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This section lists the format options for Qhull. These options are indicated by 'F' followed by a letter. See Output, Print, and Geomview for other output options.
Copyright © 1995-2020 C.B. Barber
» Programs • Options • Output • Formats • Geomview • Print • Qhull • Precision • Trace • Functions (local)
These options allow for automatic processing of Qhull output. Options 'i', 'o', 'n', and 'p' may also be used.
The first line is the number of facets. The remaining lines are the area for each facet, one facet per line. See 'FA' and 'FS' for computing the total area and volume.
Use 'PAn' for printing the n largest facets. Use option 'PFn' for printing facets larger than n.
For Delaunay triangulations, the area is the area of each Delaunay triangle. For Voronoi vertices, the area is the area of the dual facet to each vertex.
Qhull uses the centrum and ridges to triangulate non-simplicial facets. The area for non-simplicial facets is the sum of the areas for each triangle. It is an approximation of the actual area. The ridge's vertices are projected to the facet's hyperplane. If a vertex is far below a facet (qh_WIDEcoplanar in user.h), the corresponding triangles are ignored.
For non-simplicial facets, vertices are often below the facet's hyperplane. If so, the approximation is less than the actual value and it may be significantly less or 0.0.
With option 'FA', Qhull includes the total area and volume in the summary ('s'). Option 'FS' also includes the total area and volume. If facets are merged, the area and volume are approximations. Option 'FA' is automatically set for options 'Fa', 'PAn', and 'PFn'.
With 'qdelaunay s FA', Qhull computes the total area of the Delaunay triangulation. This equals the volume of the convex hull of the data points. With options 'qdelaunay Qu s FA', Qhull computes the total area of the furthest-site Delaunay triangulation. This equals of the total area of the Delaunay triangulation.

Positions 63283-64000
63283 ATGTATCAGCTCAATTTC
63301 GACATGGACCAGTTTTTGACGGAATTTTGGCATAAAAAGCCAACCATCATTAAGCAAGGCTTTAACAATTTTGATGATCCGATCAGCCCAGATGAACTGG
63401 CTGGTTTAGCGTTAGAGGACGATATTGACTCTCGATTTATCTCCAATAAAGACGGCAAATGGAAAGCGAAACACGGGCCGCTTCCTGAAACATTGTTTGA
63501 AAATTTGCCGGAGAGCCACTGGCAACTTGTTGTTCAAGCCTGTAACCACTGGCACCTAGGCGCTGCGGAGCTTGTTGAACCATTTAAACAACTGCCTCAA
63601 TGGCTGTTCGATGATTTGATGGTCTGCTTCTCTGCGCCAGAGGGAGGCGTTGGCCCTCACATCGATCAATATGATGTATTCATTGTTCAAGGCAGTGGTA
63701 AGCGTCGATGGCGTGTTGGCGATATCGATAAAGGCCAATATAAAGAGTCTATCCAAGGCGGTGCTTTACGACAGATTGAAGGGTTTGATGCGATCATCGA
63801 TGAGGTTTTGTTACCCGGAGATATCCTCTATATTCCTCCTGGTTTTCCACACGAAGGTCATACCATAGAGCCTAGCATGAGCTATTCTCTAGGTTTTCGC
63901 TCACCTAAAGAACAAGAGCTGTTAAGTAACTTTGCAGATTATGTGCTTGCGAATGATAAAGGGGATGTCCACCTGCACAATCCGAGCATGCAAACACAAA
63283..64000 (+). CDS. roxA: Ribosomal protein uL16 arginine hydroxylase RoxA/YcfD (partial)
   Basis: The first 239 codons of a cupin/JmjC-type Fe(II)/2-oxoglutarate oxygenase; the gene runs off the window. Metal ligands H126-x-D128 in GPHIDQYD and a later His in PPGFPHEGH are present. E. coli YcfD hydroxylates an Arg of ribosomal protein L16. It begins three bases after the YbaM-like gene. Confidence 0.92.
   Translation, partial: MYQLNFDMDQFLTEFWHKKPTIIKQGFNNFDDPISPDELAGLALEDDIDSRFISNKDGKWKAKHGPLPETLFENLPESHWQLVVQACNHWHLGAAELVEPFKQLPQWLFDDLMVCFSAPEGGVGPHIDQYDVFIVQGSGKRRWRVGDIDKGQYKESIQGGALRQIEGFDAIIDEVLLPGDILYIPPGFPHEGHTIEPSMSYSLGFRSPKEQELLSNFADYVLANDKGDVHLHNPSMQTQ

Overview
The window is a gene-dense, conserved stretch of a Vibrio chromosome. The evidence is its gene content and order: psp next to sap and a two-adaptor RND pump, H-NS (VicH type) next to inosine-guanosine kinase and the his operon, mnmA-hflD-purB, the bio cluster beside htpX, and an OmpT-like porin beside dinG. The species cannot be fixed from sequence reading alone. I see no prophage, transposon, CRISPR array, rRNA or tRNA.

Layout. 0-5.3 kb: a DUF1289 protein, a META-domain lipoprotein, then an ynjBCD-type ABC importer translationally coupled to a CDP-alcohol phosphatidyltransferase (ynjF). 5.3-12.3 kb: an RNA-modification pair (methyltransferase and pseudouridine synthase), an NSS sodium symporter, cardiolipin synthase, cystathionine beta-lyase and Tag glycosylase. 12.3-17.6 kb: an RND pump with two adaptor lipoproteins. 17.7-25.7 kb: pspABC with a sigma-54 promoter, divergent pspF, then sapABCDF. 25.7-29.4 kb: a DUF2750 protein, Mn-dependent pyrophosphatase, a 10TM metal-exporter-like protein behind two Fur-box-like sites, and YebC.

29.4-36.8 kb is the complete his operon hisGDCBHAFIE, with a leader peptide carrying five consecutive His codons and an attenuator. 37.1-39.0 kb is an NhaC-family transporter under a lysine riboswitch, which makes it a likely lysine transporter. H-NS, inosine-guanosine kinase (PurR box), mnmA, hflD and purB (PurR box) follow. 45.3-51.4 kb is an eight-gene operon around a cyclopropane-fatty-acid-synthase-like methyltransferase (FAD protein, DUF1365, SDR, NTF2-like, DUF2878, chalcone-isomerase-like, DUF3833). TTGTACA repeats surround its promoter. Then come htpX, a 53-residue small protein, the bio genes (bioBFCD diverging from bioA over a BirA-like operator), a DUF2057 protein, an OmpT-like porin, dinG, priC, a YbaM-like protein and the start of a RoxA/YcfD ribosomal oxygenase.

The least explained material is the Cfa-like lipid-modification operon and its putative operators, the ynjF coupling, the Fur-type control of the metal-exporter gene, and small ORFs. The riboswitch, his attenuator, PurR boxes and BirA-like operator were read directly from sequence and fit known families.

See 'Fa' for further details. Option 'FS' also computes the total area and volume.
The output starts with the number of facets. Then each facet is printed one per line. Each line is the number of coplanar points followed by the point ids.
By default, option 'Fc' reports coplanar points ('Qc'). You may also use option 'Qi'. Options 'Qi Fc' prints interior points while 'Qci Fc' prints both coplanar and interior points.
Each coplanar point or interior point is assigned to the facet it is furthest above (resp., least below).
For halfspace intersection (qhalf), a "facet" is an intersection point and a "point" is a halfspace. Option 'Fc' lists the coplanar halfspaces for each intersection point. The first line is the number of intersection points. Each remaining line starts with the number of coplanar halfspaces. A coplanar halfspace is listed for one intersection point even though it is coplanar to multiple intersection points. Options "Fc Qi" list the redundant halfspaces for each intersection point.
Use 'Qc p' to print vertex and coplanar point coordinates. Use 'Fv' to print vertices.
The output starts with the dimension followed by the number of facets. Then each facet centrum is printed, one per line. For qvoronoi, Voronoi vertices are printed instead.